I think we need to hear the details about this story, very cool.
They're not their kit sponsor anymore though, which is a bummer. Now it's some boring bank (Standard Chartered). They still do advertise a bit around Anfield though.
Still... you get the irony, yes?
This reminds me of when dominoes admitted they'd let their pizza get shitty and were gonna start doing better. If it's remotely genuine then good on them
Yeah I think fondly of them from my trip to Denmark. Drank a ton of Elephant and Export. One of the most prized things that came of that trip was my daughter brought me back a bomber of their Mermaid Porter which was brewed to celebrate the 100 year anniversary of the Little Mermaid Statue. We drank that beer between Christmas and New Year of 2017 while on a trip to Tulsa. If I am every somewhere and see Elephant, I always get it, just for nostalgia, not the best tasting beer, but goes down easy. I would definitely be interested in trying this pils if it ever made it stateside.
Fun fact/thread drift:
Species: Saccharomyces pastorianus
This Carlsberg type yeast is the most widely used lager strain in the world.
A gutsy move to be sure, but they really have to make it better now. If it’s just a Macro clone it’ll be a miss, but if it’s much better and they can charge more it’ll be a great move. It might set a new my beer sucks trend, we’ll redo it and charge a premium price too.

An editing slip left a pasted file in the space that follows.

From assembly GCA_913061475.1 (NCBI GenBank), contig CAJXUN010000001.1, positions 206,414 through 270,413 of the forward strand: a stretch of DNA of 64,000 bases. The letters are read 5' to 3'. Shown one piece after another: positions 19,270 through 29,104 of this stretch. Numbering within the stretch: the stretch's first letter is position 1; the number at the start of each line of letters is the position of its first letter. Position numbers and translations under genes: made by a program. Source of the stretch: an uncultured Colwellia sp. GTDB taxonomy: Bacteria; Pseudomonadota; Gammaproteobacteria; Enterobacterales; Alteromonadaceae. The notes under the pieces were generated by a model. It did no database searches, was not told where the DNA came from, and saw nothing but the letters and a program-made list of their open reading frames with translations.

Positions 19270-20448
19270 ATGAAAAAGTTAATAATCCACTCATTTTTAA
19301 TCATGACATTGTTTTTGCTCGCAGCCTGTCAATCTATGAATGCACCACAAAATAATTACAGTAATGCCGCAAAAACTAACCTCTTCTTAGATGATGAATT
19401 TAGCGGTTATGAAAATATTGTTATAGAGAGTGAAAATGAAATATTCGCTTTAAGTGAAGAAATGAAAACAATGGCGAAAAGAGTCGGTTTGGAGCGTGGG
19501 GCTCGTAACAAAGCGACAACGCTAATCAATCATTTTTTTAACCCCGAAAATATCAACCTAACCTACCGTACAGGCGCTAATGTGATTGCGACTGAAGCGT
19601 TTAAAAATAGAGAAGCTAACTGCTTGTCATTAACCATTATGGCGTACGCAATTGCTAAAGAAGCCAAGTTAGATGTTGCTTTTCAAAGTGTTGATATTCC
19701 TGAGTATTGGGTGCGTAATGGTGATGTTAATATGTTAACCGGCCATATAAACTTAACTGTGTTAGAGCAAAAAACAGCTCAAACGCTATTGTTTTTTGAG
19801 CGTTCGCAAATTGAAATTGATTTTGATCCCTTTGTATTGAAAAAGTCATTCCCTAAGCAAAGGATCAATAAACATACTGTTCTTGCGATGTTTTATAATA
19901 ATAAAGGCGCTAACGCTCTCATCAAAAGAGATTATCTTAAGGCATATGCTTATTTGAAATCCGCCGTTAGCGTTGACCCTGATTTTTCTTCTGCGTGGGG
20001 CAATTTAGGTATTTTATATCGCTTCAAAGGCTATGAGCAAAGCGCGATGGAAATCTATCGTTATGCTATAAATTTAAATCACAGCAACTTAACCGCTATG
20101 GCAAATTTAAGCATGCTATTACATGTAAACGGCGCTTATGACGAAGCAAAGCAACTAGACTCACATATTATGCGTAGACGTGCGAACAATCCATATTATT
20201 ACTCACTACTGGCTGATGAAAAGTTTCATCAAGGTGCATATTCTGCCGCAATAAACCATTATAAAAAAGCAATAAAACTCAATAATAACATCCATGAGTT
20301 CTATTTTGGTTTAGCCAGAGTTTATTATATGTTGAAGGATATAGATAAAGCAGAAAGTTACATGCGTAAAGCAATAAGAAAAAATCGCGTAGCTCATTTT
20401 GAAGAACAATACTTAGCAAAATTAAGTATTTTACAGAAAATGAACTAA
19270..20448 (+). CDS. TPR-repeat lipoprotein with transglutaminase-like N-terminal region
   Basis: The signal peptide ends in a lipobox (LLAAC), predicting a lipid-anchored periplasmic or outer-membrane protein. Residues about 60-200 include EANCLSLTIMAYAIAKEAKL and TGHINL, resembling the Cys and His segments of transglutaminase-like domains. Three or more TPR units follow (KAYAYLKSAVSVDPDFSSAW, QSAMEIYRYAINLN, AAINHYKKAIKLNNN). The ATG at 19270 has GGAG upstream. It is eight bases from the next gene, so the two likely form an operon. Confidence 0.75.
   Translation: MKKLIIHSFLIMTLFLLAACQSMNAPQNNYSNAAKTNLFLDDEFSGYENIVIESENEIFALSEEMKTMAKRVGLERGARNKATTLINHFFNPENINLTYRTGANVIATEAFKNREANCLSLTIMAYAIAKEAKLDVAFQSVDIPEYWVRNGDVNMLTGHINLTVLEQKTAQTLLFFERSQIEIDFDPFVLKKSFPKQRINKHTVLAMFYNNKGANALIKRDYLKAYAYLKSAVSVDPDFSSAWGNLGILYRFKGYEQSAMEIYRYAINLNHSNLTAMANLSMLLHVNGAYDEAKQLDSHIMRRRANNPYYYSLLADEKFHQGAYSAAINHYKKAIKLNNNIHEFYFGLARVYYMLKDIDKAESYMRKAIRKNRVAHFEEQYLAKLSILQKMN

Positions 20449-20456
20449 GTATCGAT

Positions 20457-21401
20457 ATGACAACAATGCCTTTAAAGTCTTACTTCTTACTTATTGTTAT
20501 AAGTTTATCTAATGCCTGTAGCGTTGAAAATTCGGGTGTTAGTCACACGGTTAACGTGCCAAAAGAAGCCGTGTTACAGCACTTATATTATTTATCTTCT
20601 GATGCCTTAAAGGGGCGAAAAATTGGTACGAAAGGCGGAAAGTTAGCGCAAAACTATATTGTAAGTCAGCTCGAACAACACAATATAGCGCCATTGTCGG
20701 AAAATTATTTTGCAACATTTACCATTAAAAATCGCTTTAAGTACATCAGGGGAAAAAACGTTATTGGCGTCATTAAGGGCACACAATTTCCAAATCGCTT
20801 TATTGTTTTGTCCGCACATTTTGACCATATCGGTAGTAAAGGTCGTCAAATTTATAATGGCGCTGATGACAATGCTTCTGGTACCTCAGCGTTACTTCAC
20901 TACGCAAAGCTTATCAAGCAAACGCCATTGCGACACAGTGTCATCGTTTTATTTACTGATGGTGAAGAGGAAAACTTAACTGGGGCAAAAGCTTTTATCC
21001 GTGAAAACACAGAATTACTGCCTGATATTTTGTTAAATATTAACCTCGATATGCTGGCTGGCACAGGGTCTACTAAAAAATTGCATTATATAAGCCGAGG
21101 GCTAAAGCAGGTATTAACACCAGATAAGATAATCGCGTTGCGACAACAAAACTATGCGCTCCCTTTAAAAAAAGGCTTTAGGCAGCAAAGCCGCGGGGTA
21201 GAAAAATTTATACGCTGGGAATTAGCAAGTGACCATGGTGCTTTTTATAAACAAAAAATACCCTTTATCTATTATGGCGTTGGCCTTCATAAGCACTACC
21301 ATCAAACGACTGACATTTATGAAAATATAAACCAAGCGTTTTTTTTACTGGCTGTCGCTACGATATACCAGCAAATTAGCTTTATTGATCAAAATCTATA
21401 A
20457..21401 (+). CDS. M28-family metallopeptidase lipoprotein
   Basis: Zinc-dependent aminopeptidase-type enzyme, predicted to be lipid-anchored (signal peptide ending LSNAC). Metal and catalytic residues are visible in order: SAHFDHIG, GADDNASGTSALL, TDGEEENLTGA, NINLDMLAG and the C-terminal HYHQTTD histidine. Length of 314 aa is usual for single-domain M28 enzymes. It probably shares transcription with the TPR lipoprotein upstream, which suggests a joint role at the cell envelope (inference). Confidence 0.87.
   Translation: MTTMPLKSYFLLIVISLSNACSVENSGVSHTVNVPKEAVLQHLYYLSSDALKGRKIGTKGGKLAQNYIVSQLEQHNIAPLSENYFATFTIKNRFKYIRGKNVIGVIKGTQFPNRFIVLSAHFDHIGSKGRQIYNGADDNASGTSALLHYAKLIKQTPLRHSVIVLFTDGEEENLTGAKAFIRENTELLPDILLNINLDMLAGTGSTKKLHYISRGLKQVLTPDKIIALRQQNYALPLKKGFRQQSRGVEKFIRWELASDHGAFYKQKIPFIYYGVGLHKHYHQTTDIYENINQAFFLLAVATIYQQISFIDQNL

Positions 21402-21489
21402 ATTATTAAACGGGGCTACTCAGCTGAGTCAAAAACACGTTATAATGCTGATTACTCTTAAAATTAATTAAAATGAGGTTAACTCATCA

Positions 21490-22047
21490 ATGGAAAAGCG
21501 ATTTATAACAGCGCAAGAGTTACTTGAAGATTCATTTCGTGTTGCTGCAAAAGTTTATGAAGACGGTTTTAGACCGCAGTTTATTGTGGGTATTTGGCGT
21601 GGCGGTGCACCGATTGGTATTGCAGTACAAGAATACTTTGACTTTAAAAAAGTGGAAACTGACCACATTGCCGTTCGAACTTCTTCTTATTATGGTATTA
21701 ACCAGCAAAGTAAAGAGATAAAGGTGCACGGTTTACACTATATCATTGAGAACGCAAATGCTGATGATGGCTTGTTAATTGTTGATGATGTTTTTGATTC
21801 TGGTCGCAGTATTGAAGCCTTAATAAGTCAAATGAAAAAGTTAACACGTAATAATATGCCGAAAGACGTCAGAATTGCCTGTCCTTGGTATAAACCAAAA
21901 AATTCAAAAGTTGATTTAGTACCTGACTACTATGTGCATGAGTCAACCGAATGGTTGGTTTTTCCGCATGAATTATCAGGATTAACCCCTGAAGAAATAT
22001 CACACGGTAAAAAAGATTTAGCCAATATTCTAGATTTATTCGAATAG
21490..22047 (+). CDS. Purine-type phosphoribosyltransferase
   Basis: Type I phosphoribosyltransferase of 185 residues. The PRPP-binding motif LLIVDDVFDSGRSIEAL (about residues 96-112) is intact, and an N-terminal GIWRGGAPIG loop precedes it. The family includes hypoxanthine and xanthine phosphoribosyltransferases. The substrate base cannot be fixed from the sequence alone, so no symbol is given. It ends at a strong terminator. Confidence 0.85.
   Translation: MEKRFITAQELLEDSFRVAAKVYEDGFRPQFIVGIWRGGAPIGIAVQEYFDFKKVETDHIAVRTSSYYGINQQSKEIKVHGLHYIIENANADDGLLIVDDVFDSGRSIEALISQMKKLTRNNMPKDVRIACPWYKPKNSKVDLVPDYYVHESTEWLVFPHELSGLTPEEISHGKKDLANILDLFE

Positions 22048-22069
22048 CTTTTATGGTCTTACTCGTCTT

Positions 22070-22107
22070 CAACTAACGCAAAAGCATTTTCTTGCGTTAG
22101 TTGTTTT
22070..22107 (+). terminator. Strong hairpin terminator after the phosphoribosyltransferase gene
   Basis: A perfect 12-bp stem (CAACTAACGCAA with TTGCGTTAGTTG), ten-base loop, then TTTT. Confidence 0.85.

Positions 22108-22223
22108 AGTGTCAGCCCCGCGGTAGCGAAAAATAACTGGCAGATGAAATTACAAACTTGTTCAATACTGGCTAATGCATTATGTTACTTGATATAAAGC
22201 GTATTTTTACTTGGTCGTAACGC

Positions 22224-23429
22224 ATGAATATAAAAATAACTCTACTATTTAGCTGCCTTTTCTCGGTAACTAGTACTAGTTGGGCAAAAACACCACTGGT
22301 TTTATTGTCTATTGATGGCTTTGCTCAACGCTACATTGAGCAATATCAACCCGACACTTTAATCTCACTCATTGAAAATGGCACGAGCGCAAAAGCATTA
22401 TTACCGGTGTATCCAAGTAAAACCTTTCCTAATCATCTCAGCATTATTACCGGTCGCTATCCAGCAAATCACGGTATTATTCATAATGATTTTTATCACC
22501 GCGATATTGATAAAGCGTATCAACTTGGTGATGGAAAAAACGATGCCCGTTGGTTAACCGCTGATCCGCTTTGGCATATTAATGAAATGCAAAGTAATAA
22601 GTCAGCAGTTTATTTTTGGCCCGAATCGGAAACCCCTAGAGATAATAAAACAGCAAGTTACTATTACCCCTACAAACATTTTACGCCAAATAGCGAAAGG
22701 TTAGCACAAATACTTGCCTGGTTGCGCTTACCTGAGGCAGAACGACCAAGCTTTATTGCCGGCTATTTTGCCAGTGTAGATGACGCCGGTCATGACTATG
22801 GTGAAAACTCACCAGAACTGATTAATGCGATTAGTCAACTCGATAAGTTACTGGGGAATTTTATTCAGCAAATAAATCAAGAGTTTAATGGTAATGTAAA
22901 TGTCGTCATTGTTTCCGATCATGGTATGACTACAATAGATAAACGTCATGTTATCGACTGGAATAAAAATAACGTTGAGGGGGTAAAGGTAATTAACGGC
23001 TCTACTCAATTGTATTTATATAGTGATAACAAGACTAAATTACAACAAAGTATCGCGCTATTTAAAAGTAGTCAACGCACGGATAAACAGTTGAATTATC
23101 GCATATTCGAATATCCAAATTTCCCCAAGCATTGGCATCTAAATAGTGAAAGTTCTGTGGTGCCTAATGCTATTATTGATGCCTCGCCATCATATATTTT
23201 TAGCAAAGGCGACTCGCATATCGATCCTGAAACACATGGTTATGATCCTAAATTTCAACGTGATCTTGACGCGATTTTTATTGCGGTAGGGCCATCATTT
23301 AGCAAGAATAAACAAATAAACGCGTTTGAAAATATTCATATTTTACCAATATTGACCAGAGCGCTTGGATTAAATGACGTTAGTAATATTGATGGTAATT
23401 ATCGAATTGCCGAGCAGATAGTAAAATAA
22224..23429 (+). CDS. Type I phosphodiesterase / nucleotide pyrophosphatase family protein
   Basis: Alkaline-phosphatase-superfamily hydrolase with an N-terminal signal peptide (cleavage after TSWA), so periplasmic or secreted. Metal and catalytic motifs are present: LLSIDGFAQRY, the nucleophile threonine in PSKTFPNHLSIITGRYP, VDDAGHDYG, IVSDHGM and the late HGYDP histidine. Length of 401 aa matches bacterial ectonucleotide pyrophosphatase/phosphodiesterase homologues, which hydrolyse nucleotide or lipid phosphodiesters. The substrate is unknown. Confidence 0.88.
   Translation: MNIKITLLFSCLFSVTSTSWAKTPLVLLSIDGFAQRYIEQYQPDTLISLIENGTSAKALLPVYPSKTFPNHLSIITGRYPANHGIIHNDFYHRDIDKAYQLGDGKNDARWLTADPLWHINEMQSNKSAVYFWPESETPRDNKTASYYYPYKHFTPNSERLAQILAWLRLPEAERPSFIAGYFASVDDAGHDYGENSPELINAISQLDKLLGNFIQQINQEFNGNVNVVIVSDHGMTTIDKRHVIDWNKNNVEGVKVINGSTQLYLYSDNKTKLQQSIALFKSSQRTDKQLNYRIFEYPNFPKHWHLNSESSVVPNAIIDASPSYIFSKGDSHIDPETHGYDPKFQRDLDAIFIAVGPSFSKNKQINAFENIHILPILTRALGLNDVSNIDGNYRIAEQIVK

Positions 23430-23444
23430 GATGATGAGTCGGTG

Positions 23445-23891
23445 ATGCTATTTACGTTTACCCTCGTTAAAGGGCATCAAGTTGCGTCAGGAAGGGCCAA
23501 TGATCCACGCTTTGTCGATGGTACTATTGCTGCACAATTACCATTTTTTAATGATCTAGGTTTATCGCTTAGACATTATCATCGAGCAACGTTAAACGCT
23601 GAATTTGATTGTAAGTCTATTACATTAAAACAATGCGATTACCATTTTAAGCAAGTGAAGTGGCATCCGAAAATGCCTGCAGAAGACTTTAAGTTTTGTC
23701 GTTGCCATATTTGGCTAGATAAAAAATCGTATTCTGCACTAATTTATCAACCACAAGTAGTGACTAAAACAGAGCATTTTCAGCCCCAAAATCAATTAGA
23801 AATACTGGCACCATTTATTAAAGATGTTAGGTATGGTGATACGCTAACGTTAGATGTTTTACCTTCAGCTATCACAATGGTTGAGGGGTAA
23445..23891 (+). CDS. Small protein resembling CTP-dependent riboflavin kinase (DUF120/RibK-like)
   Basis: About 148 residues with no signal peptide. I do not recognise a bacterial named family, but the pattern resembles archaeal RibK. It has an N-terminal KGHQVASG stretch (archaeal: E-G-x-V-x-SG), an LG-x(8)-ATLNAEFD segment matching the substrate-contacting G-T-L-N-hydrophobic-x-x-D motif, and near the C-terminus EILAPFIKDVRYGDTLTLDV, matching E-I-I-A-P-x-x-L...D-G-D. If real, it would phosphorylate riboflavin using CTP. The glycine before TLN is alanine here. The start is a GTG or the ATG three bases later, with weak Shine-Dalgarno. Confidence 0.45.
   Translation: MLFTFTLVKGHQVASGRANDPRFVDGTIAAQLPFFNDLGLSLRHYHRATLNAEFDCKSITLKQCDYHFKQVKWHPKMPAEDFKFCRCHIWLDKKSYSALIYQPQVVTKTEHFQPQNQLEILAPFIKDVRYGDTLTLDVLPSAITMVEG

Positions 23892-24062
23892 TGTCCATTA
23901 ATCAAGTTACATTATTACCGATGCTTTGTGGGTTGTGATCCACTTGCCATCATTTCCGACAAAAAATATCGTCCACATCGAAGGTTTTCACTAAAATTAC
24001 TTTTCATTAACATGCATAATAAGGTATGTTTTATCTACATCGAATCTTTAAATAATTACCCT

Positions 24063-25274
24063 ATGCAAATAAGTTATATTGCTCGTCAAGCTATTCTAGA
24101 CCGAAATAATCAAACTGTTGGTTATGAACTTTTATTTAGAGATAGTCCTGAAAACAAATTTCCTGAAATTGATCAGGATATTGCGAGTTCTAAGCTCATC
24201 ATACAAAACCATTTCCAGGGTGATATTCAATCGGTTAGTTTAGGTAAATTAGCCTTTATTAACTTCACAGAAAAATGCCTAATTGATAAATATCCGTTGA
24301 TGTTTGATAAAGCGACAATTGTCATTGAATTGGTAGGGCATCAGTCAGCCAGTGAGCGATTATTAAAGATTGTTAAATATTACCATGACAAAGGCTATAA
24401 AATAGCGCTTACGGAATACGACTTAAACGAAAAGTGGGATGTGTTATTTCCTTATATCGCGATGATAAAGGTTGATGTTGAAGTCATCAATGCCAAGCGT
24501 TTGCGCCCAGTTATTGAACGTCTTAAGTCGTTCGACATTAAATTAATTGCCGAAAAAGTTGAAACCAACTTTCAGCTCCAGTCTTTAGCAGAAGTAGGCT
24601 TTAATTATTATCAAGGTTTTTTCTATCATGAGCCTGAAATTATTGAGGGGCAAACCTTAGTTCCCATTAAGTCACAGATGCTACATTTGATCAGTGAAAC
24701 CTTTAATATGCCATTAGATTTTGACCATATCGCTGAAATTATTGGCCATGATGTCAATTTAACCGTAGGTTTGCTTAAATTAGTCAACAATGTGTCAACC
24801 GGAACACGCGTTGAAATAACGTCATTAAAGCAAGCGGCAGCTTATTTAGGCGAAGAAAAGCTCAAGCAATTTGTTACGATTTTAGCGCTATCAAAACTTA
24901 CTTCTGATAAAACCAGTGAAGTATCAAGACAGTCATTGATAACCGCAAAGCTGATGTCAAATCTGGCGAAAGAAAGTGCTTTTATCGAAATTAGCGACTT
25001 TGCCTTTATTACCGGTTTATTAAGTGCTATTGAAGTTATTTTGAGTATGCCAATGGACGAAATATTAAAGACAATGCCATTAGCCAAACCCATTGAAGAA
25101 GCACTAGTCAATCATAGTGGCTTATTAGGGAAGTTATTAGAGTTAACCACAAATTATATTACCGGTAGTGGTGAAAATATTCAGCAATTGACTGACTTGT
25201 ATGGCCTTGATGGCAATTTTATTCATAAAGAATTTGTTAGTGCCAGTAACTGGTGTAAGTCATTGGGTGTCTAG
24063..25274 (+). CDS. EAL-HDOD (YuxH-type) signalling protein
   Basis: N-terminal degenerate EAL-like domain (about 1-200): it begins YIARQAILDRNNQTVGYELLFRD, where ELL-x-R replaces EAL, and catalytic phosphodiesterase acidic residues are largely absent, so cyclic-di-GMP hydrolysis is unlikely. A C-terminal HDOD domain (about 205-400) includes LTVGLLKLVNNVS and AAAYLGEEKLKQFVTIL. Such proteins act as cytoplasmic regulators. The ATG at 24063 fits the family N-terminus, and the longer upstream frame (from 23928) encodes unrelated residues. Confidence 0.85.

I still won't be buying any.
Now if only American brewers could be as honest
Domino's did get a lot better, at least!
Have not tried the new pizza yet, but that other shit FUCKN' SUCKED!
It does sound like it's only the 3.8% UK version which is impacted going by their own website.
Fuller body with distinctive citrus and floral hop aromas and a hoppy moreish aftertaste. So maybe they've added some light caramel malt, possibly modified the mashing process somewhat also and are using some different hops than normal (perhaps one of the newer German hops such as Saphir, that one has been used in Sweden by Carlsberg Sweden for a couple of new brands in recent years) and maybe they are using a whirlpool addition for a stronger hop flavor and aroma. They probably bumped the IBUs up a couple of points as well to balance the added fullness and hop flavor. That would be my guess anyway based on what I understand to be the typical contemporary macro playbook of brewing.